ADDENDUM: ScienceOnline is very committed to making stuff better. Karyn is collected responses. So please if you have ideas, send her a summary (not a link or a storify or a tweet, a summary) to karyn@scienceonline.com. Together we can make this better.

35 responses so far

Guest Post 5: Accomodasians don't make waves

Oct 17 2013 Published by under Academia, Activism

Guest Post 5 is now live over at SciAm, and it's a GREAT post from Amasian V, of Scientopia! Head over to check out his fantastic post.

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Guest post 4! Don't just assume you should know

Oct 17 2013 Published by under Academia, Activism

Today I'm very proud to feature Ivonne Pena at SciAm today, telling us some important things about context. Many people just assume that others know what a syllabus is, how to get around, etc. But when you are here in academia from a foreign country, it is not so simple. Head over and check it out!

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Guest Post 3: Microaggressions

Oct 16 2013 Published by under Academia, Activism, Scicurious Guest Writers

Today I'm very pleased to show off the Microaggressions Tumblr over at SciAm. The group is doing great work and is here with me to tell you all about the harmful affects of microaggression, and how to bring them to light. Head over and check it out!

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Guest Post 2: Automatic Othering

Oct 15 2013 Published by under Activism, Scicurious Guest Writers

Over at SciAm Blogs today, we've already got the second guest post up. Hermitage is there to tell us some uncomfortable truths about diversity in academia. She's a got a great post up, make sure to head over and check it out.

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Guest post 1: In the end, let's make sure something good comes out.

Oct 15 2013 Published by under Activism, Scicurious Guest Writers

Over at SciAm today, the first of the week's guest posts is up! Please head over and read about Rim's experiences...and what she decided to do about them.

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Let's #standwithDNLee, let's get voices heard.

Oct 14 2013 Published by under Academia, Activism

I'm at SciAm Blogs today, where I'm introducing a whole week of Guest posts. I'm sure many of you have heard what happened to Danielle Lee this past weekend. I would like to take her goals, and use them to expand the conversation. From the Buzzfeed article:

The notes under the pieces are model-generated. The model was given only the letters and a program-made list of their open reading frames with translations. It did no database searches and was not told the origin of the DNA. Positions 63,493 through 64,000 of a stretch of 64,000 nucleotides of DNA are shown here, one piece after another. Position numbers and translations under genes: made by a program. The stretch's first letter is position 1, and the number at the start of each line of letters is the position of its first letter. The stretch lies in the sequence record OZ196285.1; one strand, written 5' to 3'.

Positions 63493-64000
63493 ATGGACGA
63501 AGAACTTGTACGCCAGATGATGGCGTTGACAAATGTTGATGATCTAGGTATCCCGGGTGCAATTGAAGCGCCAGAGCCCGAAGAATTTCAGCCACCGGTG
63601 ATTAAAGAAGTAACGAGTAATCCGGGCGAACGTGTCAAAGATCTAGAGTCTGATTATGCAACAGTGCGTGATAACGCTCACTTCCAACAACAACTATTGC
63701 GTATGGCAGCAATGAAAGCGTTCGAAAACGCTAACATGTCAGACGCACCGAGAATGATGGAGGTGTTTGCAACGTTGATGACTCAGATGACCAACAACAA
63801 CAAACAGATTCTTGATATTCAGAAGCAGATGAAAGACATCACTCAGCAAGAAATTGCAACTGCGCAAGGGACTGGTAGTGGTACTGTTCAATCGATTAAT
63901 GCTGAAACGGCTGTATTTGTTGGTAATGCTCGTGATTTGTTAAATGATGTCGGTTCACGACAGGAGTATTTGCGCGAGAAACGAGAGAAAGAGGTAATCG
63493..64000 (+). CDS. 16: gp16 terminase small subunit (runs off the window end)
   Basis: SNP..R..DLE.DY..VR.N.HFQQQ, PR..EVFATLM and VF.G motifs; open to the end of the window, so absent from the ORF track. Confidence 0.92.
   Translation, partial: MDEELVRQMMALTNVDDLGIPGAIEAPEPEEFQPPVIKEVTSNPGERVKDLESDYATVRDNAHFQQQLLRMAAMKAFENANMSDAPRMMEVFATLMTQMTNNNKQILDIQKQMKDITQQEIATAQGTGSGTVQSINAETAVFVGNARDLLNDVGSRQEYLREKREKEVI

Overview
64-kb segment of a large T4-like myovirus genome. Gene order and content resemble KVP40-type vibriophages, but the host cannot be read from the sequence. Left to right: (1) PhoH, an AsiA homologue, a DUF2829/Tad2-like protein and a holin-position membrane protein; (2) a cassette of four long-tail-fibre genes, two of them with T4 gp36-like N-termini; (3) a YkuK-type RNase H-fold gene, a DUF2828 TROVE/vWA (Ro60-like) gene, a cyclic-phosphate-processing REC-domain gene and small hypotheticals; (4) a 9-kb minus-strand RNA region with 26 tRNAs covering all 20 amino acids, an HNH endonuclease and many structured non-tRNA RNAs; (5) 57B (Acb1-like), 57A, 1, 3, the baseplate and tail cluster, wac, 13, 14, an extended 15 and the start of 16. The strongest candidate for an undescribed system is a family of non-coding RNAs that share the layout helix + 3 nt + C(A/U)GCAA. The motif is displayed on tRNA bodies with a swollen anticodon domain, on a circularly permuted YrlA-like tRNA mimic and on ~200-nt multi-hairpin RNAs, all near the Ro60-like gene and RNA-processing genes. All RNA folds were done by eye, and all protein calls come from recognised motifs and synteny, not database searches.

Though she’s grateful for the support, Lee said she wishes the attention was geared toward one of her already existing missions in the science community, like increasing diversity.

“If that many people were going to come out in support of me, I’d rather it be in support of one of the missions that’s going to make me redundant. I am trying to make myself redundant, truth be told. It is a lonely place to constantly be the only one like you in science,” she said.

Let's use the opportunity to get voices heard. At SciAm, you'll see a whole week of guest posts. People who you should pay attention to, with voices very, very worth hearing. Check it out.

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A Question for Educators

Oct 03 2013 Published by under Academia, Activism

The other day, I received a tweet that made me immensely happy.

Someone used my blog in a classroom! This gave me all sorts of warm fuzzies. I love to write for the public, and I hope that people can find me, but it's also wonderful to be used in the classroom! It's a sign that I'm writing at the right level, and that what I'm doing is helpful to educators as well as people who just love science.

So then I thought, you know, it'd be GREAT if I could actually keep TRACK of this.

Have you ever used my blog in the classroom? Have you used it because you liked it? Have you used it because you hate it? I figure there are arguments either way. Why did you use it? What did you use it for? Was it effective?

I would really like to know. So if you have, please drop me a line, at scicurious [at] gmail [dot] com. I'd love to hear from you!

3 responses so far